Negros Oriental

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Negros Oriental
Province of Negros Oriental
Negros Oriental Provincial Capitol in Dumaguete
Negros Oriental Provincial Capitol in Dumaguete
Flag of Negros Oriental
Official seal of Negros Oriental
Location in the Philippines
Location in the Philippines
Coordinates: 9°45′N 123°00′E / 9.75°N 123°E / 9.75; 123Coordinates: 9°45′N 123°00′E / 9.75°N 123°E / 9.75; 123
Country Philippines
Region Negros Island Region (NIR/Region XVIII)
Founded January 1, 1890
Capital Dumaguete
 • Type Sangguniang Panlalawigan
 • Governor Roel Degamo (PDP-Laban)
 • Vice Governor Mark Macias (Liberal Party)
 • Provincial Board Negros Oriental Provincial Board
 • Total 5,385.53 km2 (2,079.36 sq mi)
Area rank 17th out of 81
Population (2015 census)[2]
 • Total 1,354,995
 • Rank 19th out of 81
 • Density 250/km2 (650/sq mi)
 • Density rank 35th out of 81
 • Independent cities 0
 • Component cities
 • Municipalities
 • Barangays 557
 • Districts 1st to 3rd districts of Negros Oriental
Time zone PST (UTC+8)
ZIP code 6200–6224
ISO 3166 code PH-NER
Spoken languages
Income classification 1st class

Negros Oriental (Cebuano: Sidlakang Negros; Hiligaynon: Negros Sidlangan; Filipino: Silangang Negros), also called Oriental Negros or Eastern Negros, is a province in the Philippines located in the Negros Island Region. It occupies the southeastern half of the island of Negros, with Negros Occidental comprising the north-western half. It also includes Apo Island, a popular dive site for both, local and foreign tourists.

Negros Oriental faces Cebu to the east across the Tañon Strait and Siquijor to the south-east (which happened to be part of the province before). The primary spoken language is Cebuano and the predominant religious denomination is Roman Catholicism. Dumaguete City is the capital, seat of government and most populous city of the province. With a population of 1,354,995 inhabitants, it is the second-most populous province in Negros Island Region after Negros Occidental, the fifth-most populous province in the Visayas and the 24th-most populous province of the Philippines.


Negros Island, the fourth largest island in the Philippines, is believed to have once been part of a larger landmass, but was cut off by rising waters at the end of the last ice age.[3] Among the early inhabitants of the island were Negritos and later the Malays, as well as Han Chinese, who are merchants.[4] They called the island "Buglas", a native word which is believed to mean "cut off".[3]

The Dumaguete Church with its belfry built in the 1760s and 1870s to warn townsfolk of attacks by marauding pirates. (circa 1891)

Spanish explorers on the expedition of Miguel Lopez de Legazpi first came to the island in April 1565. Legazpi dropped anchor in Bohol and sent his men to scout the island.[4] Because of the strong currents of the Tañon Strait between Cebu and Negros, they were carried for several days and forced to land on the western side of the island. They reported seeing many dark-skinned inhabitants, and they called the island "Negros" (Negro means "black" in Spanish). The island was sparsely settled at the time, except for a few coastal settlements including Ilog and Binalbagan. In 1571, Legaspi assigned encomiendas on the island to 13 of his men.[4] Augustinian friars began the Christianization of the island the next year. The island was administered as part of the jurisdiction of Oton until 1734 when it became a military district, and Ilog became the capital of the island. The capital was transferred to Himamaylan in 1795. Negros became a politico-military province in 1865 and the capital was transferred to Bacolod.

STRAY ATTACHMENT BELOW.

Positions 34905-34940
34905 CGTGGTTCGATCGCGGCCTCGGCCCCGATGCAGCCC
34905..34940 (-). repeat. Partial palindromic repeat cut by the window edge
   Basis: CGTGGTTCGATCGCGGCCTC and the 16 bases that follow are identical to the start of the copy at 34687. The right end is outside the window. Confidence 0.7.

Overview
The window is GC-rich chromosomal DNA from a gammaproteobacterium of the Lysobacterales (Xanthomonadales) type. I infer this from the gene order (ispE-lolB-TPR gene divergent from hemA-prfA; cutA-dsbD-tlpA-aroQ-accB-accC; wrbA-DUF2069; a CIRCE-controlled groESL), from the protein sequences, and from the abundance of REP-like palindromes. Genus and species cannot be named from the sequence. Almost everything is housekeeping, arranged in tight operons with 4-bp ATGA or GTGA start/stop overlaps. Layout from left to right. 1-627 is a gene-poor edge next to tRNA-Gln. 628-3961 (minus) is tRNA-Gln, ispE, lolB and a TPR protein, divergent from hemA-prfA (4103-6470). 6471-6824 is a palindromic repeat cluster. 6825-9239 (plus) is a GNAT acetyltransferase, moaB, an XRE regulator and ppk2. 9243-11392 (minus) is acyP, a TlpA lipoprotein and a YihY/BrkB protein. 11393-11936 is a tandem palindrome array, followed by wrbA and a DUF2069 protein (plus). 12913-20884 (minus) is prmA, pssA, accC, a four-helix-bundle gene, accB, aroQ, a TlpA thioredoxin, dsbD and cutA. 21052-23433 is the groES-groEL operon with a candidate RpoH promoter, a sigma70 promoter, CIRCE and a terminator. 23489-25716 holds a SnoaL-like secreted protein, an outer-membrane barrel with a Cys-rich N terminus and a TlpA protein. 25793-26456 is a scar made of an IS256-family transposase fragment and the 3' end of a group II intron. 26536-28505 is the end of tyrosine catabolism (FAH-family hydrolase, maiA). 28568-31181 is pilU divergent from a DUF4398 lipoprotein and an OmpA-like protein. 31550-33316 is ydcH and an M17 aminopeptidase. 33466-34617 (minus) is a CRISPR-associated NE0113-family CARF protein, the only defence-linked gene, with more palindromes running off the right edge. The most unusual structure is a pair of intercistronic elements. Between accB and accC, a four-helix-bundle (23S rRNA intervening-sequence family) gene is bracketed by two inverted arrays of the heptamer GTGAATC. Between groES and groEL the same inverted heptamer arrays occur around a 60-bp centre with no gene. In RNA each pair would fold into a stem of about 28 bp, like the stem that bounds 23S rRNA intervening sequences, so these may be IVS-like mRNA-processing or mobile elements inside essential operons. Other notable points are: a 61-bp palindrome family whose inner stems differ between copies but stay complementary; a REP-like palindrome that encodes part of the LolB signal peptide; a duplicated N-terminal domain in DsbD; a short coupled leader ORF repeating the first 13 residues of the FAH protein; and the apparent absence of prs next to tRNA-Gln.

Due to its proximity to Mindanao, the southeastern coast of Negros was in constant threat from Moro marauders looking for slaves, and watchtowers were built to protect the Christian villages. The Moro raids and Negros Oriental's distance from the Negros capital in Bacolod induced 13 Recollectionist priests to petition for the division of the island in July 1876.[4] The island of Negros was then divided into the provinces of Negros Oriental and Negros Occidental by a royal decree executed by Governor General Valeriano Weyler on January 1, 1890. Dumaguete was made the first capital of Negros Oriental. In 1892, Siquijor became a part of Negros Oriental, having previously been administered by Spain under the politico-military province of Bohol.

The Philippine Revolution reached the province in 1898, disrupting government functions but without bloodshed. Revolutionary troops in the province were composed mostly of farm laborers and other prominent people of the Negros Oriental province who were organized and led by Don Diego de la Viña. The Spanish government in Dumaguete was overthrown on November 24, 1898. Later, the Negros Occidental area under the leadership of Gen. Araneta only, in contrast to the Negros Oriental area under the leadership of Don Diego de la Viña, formed the Cantonal Republic of Negros, a separate government from the more familiar Malolos Republic established in Luzon.[5] In 1901 the Negros Oriental province was reorganized by the United States and a civil government was established with Demetrio Larena as governor. The American government made Siquijor a "sub-province" of Negros Oriental. Negros Oriental became a province under the American civil government on March 10, 1917 through Act 2711.[6] In 1934 Negros Oriental became a corregimiento, a separate military district. Under the American colonial government, transportation infrastructure was developed with improvements of roads and new bridges.[7]